And there’s a business argument for this, too. Using the The Body Shop as an example: The business gets very good talent that’s going to be loyal to the company because it provided them an opportunity and decided to invest in them when no one else would. When they first did a pilot at their Raleigh, North Carolina, distribution center there was almost a two-thirds reduction in their turnover rate, and productivity, when you look at units per hour, went up about 13%. They provided 300 opportunities during this pilot. It was so successful that they decided to formally roll out open hiring. They are calling it inclusive hiring, that’s how they branded it within their organization. They rolled it out to their retail operations in the U.S. and Canada. So now the retail as well as the manufacturing side are doing open hiring in some form, and about half of those folks were not working before this program and most do not have the same type of social capital that you and I might have had that got us to where we are. They may not know how to interview very well, or they might not know how to put a resume together, or they may just not know how to get started.
We want to educate as many people as we possibly can on the possibility of open hiring. So sometimes if a business is really on the skeptical end of the spectrum, we tell them to open up just one job to open hiring. It doesn’t have to be a whole department. It is very low risk. It can be a front desk person or whatever you think works for your organization.
So, as mentioned, we want to reach the 40,000 goal by 2030, so that we can have this huge economic impact on the country because it’s good for business, it’s good for the economy, and there are some societal implications. Regarding those involved in the justice system, do you want to pay to keep somebody in this system, or do you want to liberate them through a job and have them create economic revitalization? It’s good for business, it’s good for the person, it’s good for their family, it’s good for the community that the family lives in. It’s a win, win, win.
Marquis: Tell me about the other programs that you are operating to give people job skills and help them find employment.
Kenner: So we are in the middle of an organizational revamp when it comes to those programs. We launched the Center for Opening Hiring you asked about three years ago; the center was focused on seeing that model replicated and putting together regional hubs to advance open hiring. But since 2009 we’ve been providing workforce development and training to members of the southwest Yonkers community, whether that was to become a security guard, join a building and construction trade. The plan is we are going to mold and meld all of those components into one entity, called the Greyston Employment Opportunity Center, solely focused on seeing the model replicated.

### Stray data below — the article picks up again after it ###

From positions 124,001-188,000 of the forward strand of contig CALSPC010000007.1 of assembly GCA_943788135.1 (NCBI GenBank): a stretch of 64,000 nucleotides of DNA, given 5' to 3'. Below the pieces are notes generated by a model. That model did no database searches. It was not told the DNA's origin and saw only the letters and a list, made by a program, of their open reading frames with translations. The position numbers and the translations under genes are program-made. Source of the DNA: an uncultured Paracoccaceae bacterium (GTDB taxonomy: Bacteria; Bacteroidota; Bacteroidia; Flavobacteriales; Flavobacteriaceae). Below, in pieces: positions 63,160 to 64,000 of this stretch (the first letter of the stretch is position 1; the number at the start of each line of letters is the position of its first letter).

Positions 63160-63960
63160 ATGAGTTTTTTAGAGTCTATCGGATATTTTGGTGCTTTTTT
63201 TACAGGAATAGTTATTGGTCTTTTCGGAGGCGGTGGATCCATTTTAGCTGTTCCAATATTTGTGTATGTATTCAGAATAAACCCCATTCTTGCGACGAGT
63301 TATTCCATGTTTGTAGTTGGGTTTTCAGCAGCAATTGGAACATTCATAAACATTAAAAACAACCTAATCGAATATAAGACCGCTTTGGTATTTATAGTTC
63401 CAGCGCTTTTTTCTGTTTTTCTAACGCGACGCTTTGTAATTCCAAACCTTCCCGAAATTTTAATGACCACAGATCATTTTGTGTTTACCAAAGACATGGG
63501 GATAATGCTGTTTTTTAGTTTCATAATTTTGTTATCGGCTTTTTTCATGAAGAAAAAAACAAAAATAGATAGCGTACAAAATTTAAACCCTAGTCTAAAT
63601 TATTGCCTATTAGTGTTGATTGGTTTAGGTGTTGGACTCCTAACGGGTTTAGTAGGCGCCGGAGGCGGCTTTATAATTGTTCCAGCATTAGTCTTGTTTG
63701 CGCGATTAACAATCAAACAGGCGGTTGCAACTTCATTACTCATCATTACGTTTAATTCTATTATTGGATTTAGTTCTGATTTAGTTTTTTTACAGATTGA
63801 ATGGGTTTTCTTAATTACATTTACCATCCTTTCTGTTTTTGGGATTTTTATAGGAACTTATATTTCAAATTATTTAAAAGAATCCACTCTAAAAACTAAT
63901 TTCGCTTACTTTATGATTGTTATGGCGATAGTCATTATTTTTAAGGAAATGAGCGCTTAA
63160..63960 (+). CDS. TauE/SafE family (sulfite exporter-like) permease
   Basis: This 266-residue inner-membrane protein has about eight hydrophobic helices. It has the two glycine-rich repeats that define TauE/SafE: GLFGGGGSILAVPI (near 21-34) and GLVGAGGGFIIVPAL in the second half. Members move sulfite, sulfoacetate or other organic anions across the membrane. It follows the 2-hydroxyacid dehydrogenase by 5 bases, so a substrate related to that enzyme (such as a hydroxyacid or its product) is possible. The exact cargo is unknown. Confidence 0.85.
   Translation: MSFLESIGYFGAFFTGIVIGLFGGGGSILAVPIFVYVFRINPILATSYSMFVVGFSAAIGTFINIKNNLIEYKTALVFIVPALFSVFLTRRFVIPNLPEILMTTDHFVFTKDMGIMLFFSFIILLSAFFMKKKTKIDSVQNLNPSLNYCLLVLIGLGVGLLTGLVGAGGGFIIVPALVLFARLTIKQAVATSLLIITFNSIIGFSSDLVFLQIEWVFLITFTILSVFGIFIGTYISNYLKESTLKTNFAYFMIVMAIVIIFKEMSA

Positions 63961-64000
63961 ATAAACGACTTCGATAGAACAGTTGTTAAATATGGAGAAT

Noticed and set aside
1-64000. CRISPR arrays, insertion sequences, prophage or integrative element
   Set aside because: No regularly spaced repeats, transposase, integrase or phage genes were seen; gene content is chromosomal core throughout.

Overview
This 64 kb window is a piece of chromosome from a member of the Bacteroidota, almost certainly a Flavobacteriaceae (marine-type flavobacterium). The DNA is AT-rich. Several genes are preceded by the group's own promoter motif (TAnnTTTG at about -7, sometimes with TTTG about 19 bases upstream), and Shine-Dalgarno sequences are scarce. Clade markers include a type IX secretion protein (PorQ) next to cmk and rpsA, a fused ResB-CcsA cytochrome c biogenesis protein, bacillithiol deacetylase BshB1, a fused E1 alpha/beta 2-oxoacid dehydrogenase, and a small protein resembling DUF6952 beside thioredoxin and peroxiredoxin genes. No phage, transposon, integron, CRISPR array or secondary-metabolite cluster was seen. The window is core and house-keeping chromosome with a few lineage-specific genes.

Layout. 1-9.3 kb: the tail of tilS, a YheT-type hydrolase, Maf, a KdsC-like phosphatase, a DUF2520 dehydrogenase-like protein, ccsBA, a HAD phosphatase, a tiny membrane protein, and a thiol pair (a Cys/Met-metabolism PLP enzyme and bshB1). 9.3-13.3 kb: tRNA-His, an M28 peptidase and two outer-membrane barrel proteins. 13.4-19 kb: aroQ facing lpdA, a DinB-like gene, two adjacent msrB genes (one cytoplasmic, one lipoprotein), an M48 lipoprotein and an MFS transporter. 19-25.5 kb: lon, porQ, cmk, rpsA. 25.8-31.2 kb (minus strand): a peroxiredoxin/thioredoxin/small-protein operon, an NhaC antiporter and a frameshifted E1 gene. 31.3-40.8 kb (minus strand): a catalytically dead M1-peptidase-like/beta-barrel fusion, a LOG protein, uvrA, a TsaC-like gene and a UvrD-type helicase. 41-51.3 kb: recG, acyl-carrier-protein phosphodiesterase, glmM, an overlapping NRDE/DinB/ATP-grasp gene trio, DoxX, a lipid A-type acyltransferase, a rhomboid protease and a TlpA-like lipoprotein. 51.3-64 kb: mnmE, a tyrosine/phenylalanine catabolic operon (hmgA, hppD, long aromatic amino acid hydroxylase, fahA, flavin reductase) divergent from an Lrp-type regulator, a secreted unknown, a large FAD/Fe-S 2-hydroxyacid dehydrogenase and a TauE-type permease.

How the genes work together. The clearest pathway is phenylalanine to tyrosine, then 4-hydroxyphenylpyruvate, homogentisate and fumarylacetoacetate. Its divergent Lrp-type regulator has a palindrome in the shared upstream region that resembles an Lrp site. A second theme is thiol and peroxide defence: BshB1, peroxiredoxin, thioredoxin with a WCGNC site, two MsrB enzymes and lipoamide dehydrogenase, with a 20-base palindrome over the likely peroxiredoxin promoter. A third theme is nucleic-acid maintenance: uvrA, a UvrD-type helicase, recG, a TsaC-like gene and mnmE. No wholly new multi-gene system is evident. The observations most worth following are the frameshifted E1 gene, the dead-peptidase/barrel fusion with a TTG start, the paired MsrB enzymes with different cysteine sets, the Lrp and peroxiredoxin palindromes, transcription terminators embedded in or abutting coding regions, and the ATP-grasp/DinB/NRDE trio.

With the center, we want to also broaden our cohort. Usually we have been focused on entry level job skills. Now, we want to move closer to the mid-level skills job, so offering additional courses to get jobs like medical health professional assistant, customer service, bookkeeping and just a whole host of other things in emerging industries. Particularly in Westchester County, the mid-Hudson region, we want to provide these trainings for those emerging industries.
Another part of this revamp is we’ve changed our mission statement. Before it was “to create thriving communities through the practice and promotion of open hiring.” The new mission statement is, “We want to unlock the power of human potential through inclusive employment, one person at a time,” which is everything that we do at the bakery and at the foundation, going back to the mission that Bernie was all about.
So through this integration, the Greyston Foundation will still help folks work at the bakery and move up within that organization, if that is their path, but if they want to get some upskilling and get another certification or another opportunity, we’re going to have regional hubs to help them do that. We have the one in Rochester, and we’re going to have one right here in Westchester. It’s just going to create this open hiring ecosystem, where maybe you start at the bakery and then move to another employment partner of ours because we have all the relationships. We do the certificate training, and we do the case management to assess you and see what you want to do, what you’re good at, and what you might need to build on. Then we provide the job development services, so we train you, assess you, retrain you, and provide soft skills and essential skills training, such as resume writing, conflict resolution, and how to interview. And the idea is for you to move on to employment, whether it’s with us or somebody else—we want you to have a job, that’s the goal.